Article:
Enemies have gotten a bit sharper over the last ten years in Rapture as they never miss a shot and won’t be snuck up upon easily. Good thing they’ll still run onto a mine for you though eh?

New enemies include the beefed-up and stupid Brute Splicers, and the lithe and smart Big Sisters. The latter are much tougher to defeat than the Big Daddies. As well as being nimble and quick they’re loaded with plasmid skills. The way they screech deafeningly before arrival is a neat panic-inducing trick too as you back into a corner cowering and waiting. You’ll need keep an eye on your health because despite all the armour you have on, you’re pretty weak, with even small-arms fire and melee strikes from Splicers doing considerable damage. ‘Researching’ enemies returns to earn extra perks but with a video camera instead of photos. You start a short recording before attacking and are awarded points for dispatching them with as much variety as possible.

You play as a fast moving Rosie-type model rather than the enormous Bouncers, but you come equipped with the devastating iconic giant drill attached to your arm. It’s a good thing you need to top it up with oil otherwise you’d just run through the while game ploughing through everyone in a meaty mess. It’s more effective than the guns, even against armoured opponents.

Plasmid attacks return but firing guns and plasmids together is a much smoother affair now. The Plasmids haven’t really changed much, with the best ones still being fire, lightning and telekinesis. Or if you like your crazy in the morning, a swarm of bees. The supporting Tonic skills have all been grouped together now which makes picking your favourites much less restrictive.

Old, But Classic…

So yes, it’s set in Rapture again but there are no recycled locations which is a relief, but the game still retains the art deco stylings that made the original city such a sight to behold. The main difference is that locations are a little more battered and leaking even more sea water.  It’s all about atmosphere in Bioshock 2, with the sound in particular being excellent throughout. This could be the overheard conversations of two squabbling Splicers, the 50’s music or the string sections for the game’s more emotional moments.

The use of shadows is once again to be applauded as you see eerie silhouettes around the corner, unaware of your presence or there are the darting glimpses leading you into trouble and keeping your nerves on edge. The torch-lit sections are well-timed too.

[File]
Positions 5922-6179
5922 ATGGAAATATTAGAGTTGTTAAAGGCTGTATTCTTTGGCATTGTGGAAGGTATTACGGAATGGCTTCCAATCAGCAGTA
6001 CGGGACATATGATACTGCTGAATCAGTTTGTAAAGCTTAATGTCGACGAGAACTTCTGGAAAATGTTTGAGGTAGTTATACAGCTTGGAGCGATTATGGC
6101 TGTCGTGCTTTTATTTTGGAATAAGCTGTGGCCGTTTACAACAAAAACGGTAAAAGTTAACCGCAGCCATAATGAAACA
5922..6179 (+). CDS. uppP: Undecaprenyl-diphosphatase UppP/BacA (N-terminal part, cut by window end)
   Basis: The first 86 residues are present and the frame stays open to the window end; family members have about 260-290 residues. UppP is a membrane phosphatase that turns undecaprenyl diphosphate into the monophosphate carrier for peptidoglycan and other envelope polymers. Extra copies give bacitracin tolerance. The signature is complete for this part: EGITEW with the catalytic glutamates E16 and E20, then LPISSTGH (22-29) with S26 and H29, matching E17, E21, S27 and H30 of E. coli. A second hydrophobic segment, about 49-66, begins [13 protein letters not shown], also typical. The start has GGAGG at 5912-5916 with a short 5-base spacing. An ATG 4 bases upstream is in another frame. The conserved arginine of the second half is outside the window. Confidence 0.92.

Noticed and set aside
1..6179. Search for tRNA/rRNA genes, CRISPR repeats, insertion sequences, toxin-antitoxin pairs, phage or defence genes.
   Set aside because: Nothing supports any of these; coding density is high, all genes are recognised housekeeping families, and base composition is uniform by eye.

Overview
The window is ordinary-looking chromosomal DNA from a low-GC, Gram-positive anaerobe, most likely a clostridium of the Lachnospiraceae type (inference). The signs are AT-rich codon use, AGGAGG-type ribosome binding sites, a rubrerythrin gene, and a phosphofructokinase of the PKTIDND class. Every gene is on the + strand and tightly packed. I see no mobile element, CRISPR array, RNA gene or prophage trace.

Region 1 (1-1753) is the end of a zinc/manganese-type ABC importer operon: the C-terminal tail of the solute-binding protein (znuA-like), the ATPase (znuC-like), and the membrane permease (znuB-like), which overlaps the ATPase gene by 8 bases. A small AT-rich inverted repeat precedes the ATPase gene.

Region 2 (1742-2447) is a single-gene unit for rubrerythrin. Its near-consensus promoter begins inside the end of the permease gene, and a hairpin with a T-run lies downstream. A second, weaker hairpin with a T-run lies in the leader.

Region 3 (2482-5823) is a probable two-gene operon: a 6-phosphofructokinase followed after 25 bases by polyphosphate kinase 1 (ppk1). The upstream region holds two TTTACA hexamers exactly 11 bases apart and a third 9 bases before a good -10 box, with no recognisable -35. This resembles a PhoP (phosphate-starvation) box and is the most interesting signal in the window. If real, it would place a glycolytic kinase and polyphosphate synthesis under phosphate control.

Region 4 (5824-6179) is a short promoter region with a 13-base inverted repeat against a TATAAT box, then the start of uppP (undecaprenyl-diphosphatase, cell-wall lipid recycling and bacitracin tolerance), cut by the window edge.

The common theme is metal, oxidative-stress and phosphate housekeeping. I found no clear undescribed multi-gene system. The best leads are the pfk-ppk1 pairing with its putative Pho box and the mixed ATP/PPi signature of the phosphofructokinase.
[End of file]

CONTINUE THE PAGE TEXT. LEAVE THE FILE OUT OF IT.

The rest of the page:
…Yet Too Familiar?

There’s quite a lot of familiarity to Bioshock 2. Perhaps a little too much. There aren’t a lot of new Plasmids and the weapons haven’t changed much despite being a bit bigger to be handled by a Daddy. As well as the same menus and heads-up display, the in-game graphics don’t seem to have progressed since three years ago. It’s a good job then it was a really nice looking game back then, isn’t it? Even so, an upgrade would have been nice.

There’s an enchanting story buried in here but some players could be put off by them having to get it by picking up hidden tapes everywhere. Some of it slips into a touch too much heavy-handed ideological philosophy at times too, but you have to stay alert amongst it to not miss important plot details.

A Unique Experience

It can be forgiven for these faults though, because the game just has so much personality and a rich sense of history that is slowly revealed throughout at a well-timed pace. At around 15 hours, you’ll probably be able to discover most of  the game’s secrets, but multiple endings, future DLC and the sense of there may well be more to see in the darkest corners of Rapture will keep you under the sea for a bit longer. All that and we haven’t even mentioned the new multiplayer modes; we’ll have a separate review for that when the servers have been active for a while.

As well as the Little Sisters surprising me throughout, there were other strange unique moments that made me realise the Bioshock brand is out there on its own. Such as coming into a room unnoticed and seeing two Splicers doing a slow dance in each other’s arms, to an old record, in a scene particularly touching amongst all the violence. Do you shoot them as they’d surely come after you if you’re seen? Or do you try to slip by unnoticed? As always in Rapture, it’s all about choice.


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2 thoughts on “Bioshock 2 (Review)”

  1. Hahaha thanks! The aeotsphmre ROCKED in this game! Bioshock is one of the games I truly grown to love. I still have to play the second one which I heard was not as good, but I’m definitely looking forward to Bioshock Infinite! Enjoy playing!